Between 1 AD and 700 AD, the Nazca people of Peru cut 12 to 15 inches into rust-colored rock, revealing lighter-colored rock in deeper layers. The result was huge pictures of animals, plants, people, and geometric shapes carved into the ground. These pictures are best seen from an airplane.

Some crazy theories say that the carvings are evidence of aliens or ancient astronauts, but researchers can’t agree on more reasonable theories. Early researchers thought the Nazca Lines were about astronomy, but more recent theories say they were used to ask the gods for rain.

Paracas Candelabra

The Paracas Candelabra of the Andes, etched into a hill of hardened sand in Peru, shares similarities with the Nazca Lines but harbors its own mysteries. This 600-foot-long artwork, created around 200 BC, has an unknown meaning, even though its name implies it represents a candelabra.

Some believe it was crafted to honor Viracocha, the Incan god of creation. In contrast, others suggest it resembles the drug jimson weed and might have served to attract those who consumed it. From the first computer to ancient manuscripts, fields of jars, and enigmatic landscape carvings created centuries ago, these artifacts continue to baffle experts.


Approximately 2,700 years ago, the Egyptian city of Thonis-Heracleion served as the gateway to the Mediterranean. However, the city’s core vanished from history for millennia. It wasn’t until the early 2000s that a group of divers stumbled upon some ancient artifacts.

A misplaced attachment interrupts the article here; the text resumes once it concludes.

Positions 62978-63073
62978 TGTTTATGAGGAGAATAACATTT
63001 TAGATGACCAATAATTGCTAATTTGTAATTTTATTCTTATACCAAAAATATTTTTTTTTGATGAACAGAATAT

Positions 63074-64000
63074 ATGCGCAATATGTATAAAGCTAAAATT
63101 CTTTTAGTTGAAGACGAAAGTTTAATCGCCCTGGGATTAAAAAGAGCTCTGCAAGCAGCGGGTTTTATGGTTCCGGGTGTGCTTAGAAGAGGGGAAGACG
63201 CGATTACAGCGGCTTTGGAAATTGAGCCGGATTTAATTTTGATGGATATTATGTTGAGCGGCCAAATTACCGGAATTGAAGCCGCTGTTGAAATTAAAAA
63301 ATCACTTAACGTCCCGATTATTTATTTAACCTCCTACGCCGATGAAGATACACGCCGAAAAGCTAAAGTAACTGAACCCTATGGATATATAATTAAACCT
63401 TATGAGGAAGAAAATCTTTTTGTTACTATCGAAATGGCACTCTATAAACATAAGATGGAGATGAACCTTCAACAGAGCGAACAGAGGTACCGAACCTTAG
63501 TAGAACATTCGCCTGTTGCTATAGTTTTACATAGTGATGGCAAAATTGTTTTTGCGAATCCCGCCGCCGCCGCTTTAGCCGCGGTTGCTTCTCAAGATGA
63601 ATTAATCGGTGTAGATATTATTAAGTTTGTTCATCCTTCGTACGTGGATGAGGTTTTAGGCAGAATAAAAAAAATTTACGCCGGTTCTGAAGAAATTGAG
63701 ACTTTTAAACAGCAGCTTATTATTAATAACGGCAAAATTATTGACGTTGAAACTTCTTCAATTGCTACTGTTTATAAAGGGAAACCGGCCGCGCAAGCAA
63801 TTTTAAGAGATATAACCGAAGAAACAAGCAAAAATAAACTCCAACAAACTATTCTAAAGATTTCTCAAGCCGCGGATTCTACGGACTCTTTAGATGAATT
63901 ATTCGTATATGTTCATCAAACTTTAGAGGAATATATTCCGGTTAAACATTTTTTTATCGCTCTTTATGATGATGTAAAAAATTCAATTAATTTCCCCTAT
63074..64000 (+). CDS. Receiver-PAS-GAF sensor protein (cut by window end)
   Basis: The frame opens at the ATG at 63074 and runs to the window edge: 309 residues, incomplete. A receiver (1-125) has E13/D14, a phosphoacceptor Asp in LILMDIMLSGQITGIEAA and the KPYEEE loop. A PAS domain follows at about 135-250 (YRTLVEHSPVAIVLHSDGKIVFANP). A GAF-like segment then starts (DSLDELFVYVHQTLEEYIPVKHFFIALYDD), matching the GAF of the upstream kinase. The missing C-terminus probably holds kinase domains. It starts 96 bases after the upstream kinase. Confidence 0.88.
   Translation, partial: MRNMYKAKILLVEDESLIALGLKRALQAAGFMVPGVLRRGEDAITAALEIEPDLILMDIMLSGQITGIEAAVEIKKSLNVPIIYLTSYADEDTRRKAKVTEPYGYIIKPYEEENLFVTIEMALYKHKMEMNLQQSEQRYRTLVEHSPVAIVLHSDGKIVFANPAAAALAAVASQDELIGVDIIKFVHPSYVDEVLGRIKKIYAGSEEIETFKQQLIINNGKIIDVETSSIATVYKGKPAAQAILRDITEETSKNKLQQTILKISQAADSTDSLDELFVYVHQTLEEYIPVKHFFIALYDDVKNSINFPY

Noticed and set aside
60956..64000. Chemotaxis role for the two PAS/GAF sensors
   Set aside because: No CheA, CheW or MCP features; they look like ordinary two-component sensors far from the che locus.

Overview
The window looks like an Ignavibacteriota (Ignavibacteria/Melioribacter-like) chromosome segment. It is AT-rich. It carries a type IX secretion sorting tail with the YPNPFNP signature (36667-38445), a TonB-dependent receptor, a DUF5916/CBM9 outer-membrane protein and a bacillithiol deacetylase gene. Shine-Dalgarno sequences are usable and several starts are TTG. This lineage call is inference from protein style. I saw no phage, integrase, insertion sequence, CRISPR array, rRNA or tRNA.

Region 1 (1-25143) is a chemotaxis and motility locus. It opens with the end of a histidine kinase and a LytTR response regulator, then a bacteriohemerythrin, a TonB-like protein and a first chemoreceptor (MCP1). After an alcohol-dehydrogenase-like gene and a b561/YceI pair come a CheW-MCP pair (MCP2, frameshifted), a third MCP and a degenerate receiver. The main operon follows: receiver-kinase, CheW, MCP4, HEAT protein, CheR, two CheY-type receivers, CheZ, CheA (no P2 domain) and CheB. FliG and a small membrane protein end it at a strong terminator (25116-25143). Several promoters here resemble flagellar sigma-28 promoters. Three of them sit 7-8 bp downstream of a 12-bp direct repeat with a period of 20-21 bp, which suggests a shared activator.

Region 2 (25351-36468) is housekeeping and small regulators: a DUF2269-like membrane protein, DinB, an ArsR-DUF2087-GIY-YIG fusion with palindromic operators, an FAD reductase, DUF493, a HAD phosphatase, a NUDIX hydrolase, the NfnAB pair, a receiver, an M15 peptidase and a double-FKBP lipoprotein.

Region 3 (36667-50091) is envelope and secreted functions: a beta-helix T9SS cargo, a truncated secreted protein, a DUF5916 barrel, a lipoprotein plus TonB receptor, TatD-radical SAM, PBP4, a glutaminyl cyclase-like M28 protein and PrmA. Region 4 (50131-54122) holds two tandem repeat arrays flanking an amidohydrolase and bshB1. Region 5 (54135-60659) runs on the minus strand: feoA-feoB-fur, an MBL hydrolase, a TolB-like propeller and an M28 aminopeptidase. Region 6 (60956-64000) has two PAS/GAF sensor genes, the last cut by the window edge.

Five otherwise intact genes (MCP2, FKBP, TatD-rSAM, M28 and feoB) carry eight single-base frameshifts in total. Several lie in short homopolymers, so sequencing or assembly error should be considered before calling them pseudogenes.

In time, they uncovered an entire city submerged underwater near the Egyptian coast, replete with bridges, 16-foot statues, animal mausoleums, and other remarkable relics. Archaeologists remain uncertain as to how an entire city ended up in the Mediterranean Sea.

Linear A

Linear A and Linear B, two distinct yet related writing systems, have been discovered on ancient Minoan artifacts. However, researchers remain uncertain about the meaning of Linear A. Linear B, based on Greek, was deciphered in 1952 and consists of syllables rather than letters. Despite this knowledge, it has not aided in deciphering Linear A, which was in use from 1800 BC to 1450 BC.


The Dogu are clay figurines resembling a fusion of human and animal features, created during Japan’s Neolithic Jomon period. Despite unearthing approximately 18,000 Dogu, ranging in age from 2,300 to 10,000 years old, archaeologists remain unsure of their purpose.

Some speculate that these everyday items were utilized as toys, while others suggest they might have symbolized fertility. From the earliest computers to ancient manuscripts, fields of jars, and landscape carvings crafted centuries ago, these enigmas continue to puzzle experts.


The Incan stone structure in Cusco, Peru, known as Sacsayhuaman, presents numerous questions. Initially believed to be a fortress, later evidence indicated its use for ceremonial purposes. Regardless of its function, Sacsayhuaman’s architecture is remarkable, with stones fitting together so precisely that they remain in place without the need for mortar.

Despite their seamless fit, the stones are not uniform in shape, suggesting that the builders may have improvised the design as they progressed. Sacsayhuaman remains an ancient mystery, as transporting the massive stones, which could weigh over 100 tons each, would have been a daunting task.